Yungchen Lhamo is a Tibetan singer living in exile in New York city.
Yungchen Lhamo's name means "Goddess of Song," a name given her by a holy man soon after she was born near Lhasa. She left Tibet in 1989 at age 25, via the perilous navigation of the Himalayas in order to escape the oppressive Chinese regime governing Tibet. She made a pilgrimage to Dharamsala, to receive the blessings of the Dalai Lama, where he lives in exile. She was inspired to reach out to the world through her music, to share her culture and educate people about Tibet. She moved to Australia in 1993.
Since fleeing Tibet on foot in 1989, Yungchen Lhamo has emerged as the leading Tibetan vocalist on the world stage. From the quays of Sydney, Australia to the spotlight of Carnegie Hall, her a cappella performances have enchanted audiences in more than 70 countries since she began touring professionally in 1994.
Born in a labor camp outside Lhasa in Chinese-occupied Tibet, Yungchen began working in a carpet-weaving factory at the age of five. Tibetan singing was one of many customs banned by the Cultural Revolution, which began violently in Tibet in 1959. It was in this inhospitable setting that her grandmother taught Yungchen the devotional singing she has shared with audiences around the world.
At the end of a dangerous 1,000-mile escape across the Himalayas, Yungchen arrived in India, where she visited numerous Tibetan refugee camps and had the opportunity to meet the spiritual leader of the Tibetan people, His Holiness the Dalai Lama in Dharamsala. Recognizing the ability in Yungchen's performances, he encouraged her to go and share with western people the richness of Tibetan culture through the beauty of her voice.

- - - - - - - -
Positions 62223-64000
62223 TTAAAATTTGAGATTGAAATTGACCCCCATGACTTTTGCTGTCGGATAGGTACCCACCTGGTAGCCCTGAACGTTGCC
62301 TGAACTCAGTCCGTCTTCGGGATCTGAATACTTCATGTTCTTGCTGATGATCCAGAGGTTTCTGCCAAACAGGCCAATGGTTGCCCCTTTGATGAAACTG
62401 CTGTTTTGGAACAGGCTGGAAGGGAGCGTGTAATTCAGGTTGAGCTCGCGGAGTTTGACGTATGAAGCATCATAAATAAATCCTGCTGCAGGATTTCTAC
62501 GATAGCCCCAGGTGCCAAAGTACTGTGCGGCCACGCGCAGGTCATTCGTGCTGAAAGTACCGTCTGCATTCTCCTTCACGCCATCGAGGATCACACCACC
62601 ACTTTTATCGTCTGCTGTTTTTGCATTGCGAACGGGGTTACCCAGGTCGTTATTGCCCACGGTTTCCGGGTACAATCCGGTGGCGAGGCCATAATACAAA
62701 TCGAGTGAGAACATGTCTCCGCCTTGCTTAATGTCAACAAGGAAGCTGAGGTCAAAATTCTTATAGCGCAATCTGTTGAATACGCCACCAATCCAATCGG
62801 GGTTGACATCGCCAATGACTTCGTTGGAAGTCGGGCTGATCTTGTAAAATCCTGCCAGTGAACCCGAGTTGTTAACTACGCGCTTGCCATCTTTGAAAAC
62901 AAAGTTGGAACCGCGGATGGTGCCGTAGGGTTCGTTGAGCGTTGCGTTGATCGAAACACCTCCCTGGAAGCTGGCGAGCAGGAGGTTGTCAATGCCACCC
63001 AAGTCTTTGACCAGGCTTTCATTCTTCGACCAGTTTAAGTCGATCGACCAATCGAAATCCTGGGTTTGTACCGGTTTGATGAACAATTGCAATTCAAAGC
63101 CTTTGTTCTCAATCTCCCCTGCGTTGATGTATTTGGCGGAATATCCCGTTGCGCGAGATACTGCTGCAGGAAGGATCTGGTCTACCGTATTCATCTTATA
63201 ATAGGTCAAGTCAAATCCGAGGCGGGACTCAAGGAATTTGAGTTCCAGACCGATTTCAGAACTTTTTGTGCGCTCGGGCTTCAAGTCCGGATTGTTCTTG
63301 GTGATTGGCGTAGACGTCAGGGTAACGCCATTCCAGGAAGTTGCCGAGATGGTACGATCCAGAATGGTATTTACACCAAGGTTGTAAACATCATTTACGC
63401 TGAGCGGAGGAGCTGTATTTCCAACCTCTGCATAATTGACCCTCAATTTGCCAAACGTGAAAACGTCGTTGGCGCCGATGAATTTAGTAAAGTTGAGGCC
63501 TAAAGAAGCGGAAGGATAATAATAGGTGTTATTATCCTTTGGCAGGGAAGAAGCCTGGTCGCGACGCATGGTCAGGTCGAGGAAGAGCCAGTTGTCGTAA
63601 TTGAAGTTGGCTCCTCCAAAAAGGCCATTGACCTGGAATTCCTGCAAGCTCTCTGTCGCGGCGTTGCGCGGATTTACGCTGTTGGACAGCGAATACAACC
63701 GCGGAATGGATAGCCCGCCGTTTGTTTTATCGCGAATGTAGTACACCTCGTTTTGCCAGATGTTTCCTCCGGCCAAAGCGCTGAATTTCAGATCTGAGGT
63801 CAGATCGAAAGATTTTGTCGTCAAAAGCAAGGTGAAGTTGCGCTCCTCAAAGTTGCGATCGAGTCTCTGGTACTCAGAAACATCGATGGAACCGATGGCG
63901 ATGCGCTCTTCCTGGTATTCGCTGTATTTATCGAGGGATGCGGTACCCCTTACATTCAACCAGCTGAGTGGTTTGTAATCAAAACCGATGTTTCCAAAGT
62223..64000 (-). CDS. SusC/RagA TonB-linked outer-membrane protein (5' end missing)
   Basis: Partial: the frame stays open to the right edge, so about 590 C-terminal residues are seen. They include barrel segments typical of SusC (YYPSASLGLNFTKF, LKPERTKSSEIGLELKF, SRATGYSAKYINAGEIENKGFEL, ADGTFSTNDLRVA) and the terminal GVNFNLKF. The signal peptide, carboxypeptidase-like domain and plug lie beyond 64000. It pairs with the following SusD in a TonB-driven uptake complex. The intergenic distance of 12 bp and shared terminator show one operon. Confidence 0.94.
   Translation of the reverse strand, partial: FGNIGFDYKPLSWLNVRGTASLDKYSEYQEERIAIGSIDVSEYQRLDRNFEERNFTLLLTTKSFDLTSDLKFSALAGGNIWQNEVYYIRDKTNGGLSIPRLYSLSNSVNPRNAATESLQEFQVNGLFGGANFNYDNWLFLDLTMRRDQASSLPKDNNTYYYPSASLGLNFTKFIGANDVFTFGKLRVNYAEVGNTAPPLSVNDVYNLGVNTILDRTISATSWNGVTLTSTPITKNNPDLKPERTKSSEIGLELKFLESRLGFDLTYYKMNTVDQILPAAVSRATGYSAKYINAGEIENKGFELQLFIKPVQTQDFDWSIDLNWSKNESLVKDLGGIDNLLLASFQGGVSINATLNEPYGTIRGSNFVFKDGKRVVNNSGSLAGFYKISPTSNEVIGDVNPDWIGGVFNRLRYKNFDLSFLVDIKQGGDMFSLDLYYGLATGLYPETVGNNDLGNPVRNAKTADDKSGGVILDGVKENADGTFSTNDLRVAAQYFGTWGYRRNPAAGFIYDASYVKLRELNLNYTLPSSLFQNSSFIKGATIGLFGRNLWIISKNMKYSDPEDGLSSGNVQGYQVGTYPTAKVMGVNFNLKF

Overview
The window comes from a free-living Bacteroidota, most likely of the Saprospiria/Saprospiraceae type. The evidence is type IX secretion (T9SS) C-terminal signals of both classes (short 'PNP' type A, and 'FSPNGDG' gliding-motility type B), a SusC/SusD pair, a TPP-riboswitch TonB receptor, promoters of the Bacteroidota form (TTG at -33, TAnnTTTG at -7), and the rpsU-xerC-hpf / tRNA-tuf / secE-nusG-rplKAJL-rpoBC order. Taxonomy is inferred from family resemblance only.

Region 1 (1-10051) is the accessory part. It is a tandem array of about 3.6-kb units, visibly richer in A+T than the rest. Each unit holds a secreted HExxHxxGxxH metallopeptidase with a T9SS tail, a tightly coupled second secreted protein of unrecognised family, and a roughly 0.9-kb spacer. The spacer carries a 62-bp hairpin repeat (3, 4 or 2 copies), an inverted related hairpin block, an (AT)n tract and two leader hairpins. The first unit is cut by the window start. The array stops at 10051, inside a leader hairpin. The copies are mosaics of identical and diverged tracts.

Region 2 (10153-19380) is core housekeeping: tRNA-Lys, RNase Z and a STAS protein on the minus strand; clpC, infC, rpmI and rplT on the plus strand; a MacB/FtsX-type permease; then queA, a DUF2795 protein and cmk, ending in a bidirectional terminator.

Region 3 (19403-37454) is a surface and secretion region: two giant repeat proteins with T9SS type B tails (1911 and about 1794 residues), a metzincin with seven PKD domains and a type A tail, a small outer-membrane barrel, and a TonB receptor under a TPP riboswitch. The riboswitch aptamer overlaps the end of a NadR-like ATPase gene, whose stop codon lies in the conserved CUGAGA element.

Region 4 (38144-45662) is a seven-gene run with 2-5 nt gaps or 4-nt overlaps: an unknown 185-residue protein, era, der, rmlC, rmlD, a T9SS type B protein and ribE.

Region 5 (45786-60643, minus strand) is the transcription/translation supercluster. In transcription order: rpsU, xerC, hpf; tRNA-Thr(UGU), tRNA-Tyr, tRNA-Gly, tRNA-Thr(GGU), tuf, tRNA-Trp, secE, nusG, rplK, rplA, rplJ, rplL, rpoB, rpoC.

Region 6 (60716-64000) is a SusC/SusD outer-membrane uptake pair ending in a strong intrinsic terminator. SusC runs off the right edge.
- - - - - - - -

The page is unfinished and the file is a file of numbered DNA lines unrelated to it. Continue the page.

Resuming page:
"When I left Tibet, I lost everything," Yungchen recalls. "The one thing I didn't lose was my voice. And this I carried with me to the West."
In concert, Yungchen performs with almost no music accompaniment, so that the focus of the audience's attention fixes on the pliant tonal qualities of her inimitable voice. Dressed in cream-colored Tibetan silk, with orange cuffs, turquoise jewelry and hair cascading below her waist, Yungchen casts a regal presence onstage that one journalist described as "more like a head of state than [a] musician on her first trip to America."
Onstage, Yungchen's eyes search deep into the audience, as if recalling some distant melody, with notes emanating from a powerful center to the far reaches of the venue in what reviewers have aptly termed "a voice from the skies." Her songs explore traditional Tibetan themes of spiritual pilgrimage, soul-searching and a delight in the natural environment. For example, lines from the song "Par Panee Dawa Shar" from the album Tibet, Tibet intone:
There where the moon rises
Reminds me of my lama's face
Remembering your kindness
I make offerings of song and dance
Since being signed to Peter Gabriel's Real World Records label, Yungchen has released two critically-acclaimed albums, Tibet, Tibet and Coming Home (produced by Hector Zazou). Her music has appeared on Natalie Merchant's platinum-selling Ophelia, the compilation disc Lilith Fair: A Celebration of Women in Music, on the soundtrack to the Hollywood film Seven Years in Tibet, and in a handful of documentaries. Yungchen was one of the Real World artists featured in a recent one-hour music television special by National Geographic called Songs Under a Big Sky. The show was produced and directed by Michael Coulson, who also directed Yungchen's first music video, "Happiness Is."
Yungchen has also performed in support of many Tibet organizations, including Tibet House New York, The Milarepa Fund, Students For a Free Tibet, Tibet Relief Fund, Australian Tibet Council, The Dalai Lama Trust New Zealand, AIPLP, the Pema Tsal School in India and for such aid groups as Amnesty International, Walk Against Want, Reebok Human Rights Awards, IUCN and Survival International. At such events, she has performed alongside a variety of luminaries, including Philip Glass, Annie Lennox, Michael Stipe and Sheryl Crow.
Yungchen is currently at work on her much-awaited fourth album, in what promises to be the next chapter in an already exquisite musical career.
Yungchen Lhamo now lives and makes music in New York City.
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